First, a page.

Can I have chickens on my property?

The keeping of chickens on residential properties is permitted only in the RA, RB, CA, and CB zoning districts, subject to the following regulations:

  • A permit is required (fee: $50.00). Please see the "Permits" page to download the application or stop by the Permitting Office to pick up a copy. 
  • The property must be at least 20,000 square feet in size (about 1/4 acre)
  • The property must be used for a single-family dwelling (not permitted on townhouse, duplex, or condominium lots).
  • Residents who a part of a homeowners' association must obtain approval from their HOA.
  • The keeping of chickens can only be be for personal use. The selling of chickens, eggs, manure, roosters, or anything else related to this use is prohibited. The butchering of chickens on-site is also prohibited.
  • For properties up to 1 acre, a maximum of 5 chickens are permitted. For properties over 1 acre, a maximum of 10 chickens are permitted. 
  • Male chickens over the age of 6 months (i.e. roosters) are not permitted.
  • Renters must supply written permission from the property owner or landlord when applying for a chicken permit.
  • Chickens must be kept within an enclosed structure (i.e. coop), which must be fenced-in.
    • The coop must be set back at least 40' from all property lines and must be in the rear yard (for corner lots only, the coop may be in the side yard).
    • The coop must be surrounded by a fence, which must be set back at least 25' from all property lines and must restrict the chickens' grazing area to the side yard (for corner lots only, the fence may be enclose the side yard). 
    • A combined fence/coop structure may be used, and must be set back at least 40' from all property lines and must be in the rear yard (for corner lots only, the structure may be in the side yard). 
    • All coops must be at least 6 square feet in size, with an additional 2 square feet for each chicken over 5 in number.
    • Coops must be covered, predator-proof, thoroughly ventilated and of sufficient size for the chickens to be able to move around freely. Coops must be enclosed on all sides and have doors and openings covered in material to prevent vermin and predators from entering.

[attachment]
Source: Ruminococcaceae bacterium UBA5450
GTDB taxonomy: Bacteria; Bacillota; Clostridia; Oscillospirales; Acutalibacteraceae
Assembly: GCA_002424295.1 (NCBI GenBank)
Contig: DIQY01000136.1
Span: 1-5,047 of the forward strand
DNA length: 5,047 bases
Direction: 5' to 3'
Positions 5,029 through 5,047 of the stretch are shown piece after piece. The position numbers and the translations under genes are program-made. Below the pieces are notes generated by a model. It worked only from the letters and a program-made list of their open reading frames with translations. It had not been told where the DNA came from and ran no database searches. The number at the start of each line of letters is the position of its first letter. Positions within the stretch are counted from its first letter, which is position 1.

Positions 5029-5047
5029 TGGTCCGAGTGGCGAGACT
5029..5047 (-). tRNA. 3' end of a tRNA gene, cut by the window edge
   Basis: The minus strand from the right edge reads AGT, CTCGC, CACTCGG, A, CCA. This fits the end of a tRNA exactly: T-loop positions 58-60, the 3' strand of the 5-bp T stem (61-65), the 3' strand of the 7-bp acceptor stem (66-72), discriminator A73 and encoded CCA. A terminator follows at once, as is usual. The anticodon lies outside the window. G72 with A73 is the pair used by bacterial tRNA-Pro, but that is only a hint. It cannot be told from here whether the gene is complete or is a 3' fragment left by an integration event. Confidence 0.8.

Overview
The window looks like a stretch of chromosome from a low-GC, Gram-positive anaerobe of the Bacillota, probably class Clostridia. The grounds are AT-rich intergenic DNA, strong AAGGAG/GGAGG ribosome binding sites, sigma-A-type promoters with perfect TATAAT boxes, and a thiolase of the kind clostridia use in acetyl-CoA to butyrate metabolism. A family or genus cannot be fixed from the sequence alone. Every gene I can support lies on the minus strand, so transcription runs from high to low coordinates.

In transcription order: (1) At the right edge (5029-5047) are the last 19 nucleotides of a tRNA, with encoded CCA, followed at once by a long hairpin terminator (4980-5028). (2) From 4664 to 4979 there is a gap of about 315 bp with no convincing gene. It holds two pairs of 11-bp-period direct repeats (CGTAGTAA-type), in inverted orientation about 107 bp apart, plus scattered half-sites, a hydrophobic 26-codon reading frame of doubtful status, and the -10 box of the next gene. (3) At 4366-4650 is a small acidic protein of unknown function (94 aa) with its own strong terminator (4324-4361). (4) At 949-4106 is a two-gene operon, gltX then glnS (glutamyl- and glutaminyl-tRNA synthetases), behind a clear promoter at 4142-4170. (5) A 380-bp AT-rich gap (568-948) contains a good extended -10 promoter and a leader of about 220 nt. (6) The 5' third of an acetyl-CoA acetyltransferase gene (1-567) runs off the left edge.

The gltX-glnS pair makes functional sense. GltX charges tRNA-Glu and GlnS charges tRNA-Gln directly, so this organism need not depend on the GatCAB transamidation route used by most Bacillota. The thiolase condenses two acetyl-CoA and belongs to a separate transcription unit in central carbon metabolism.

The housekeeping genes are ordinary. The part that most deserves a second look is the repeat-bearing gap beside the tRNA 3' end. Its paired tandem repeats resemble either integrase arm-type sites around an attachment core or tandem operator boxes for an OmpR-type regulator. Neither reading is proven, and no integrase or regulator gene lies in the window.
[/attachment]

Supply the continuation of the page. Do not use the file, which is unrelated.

• No scrap or mismatched material may be used in the construction of the coop. The coop must be pained or stained a color that is "in harmony" with the surrounding area.
    • Coops must be maintained and sanitized regularly to prevent vermin and obnoxious odors.
    • Feed and droppings must be stored in secured, rodent-proof containers or within an enclosed structure. If stored outside, all feed/waste containers must be set back at least 40' from all property lines.
    • Any vacant coops must be removed within one (1) year.
  • Residents are responsible for preventing excessive noise, offensive odors, or unsanitary conditions that disturb neighbors or threaten the public health. The keeping of chickens and storage of any associated waste or feed may not create conditions harmful to the public health or which create safety hazards, odors, unsightliness, or public nuisances.

Show All Answers

1. What is the process for obtaining a building permit?
2. What types of structures require a permit?
3. How long will it take to get an answer on my permit application?
4. Will I need engineered plans?
5. Can I use a hard top / retractable / auto cover instead of a fence for my in-ground pool?
6. Do I need a permit to install or improve a driveway or patio?
7. Can I get a verbal answer on my plans?
8. What do I need if I'm putting a fence on my property?
9. How do I schedule a building inspection?
10. Can I have chickens on my property?
11. What do I need if I'm putting in a pool or hot tub?
12. What do I need if I have to do excavation on my property?
13. How do I get a demolition permit?
14. How do I go about getting a conditional use permit?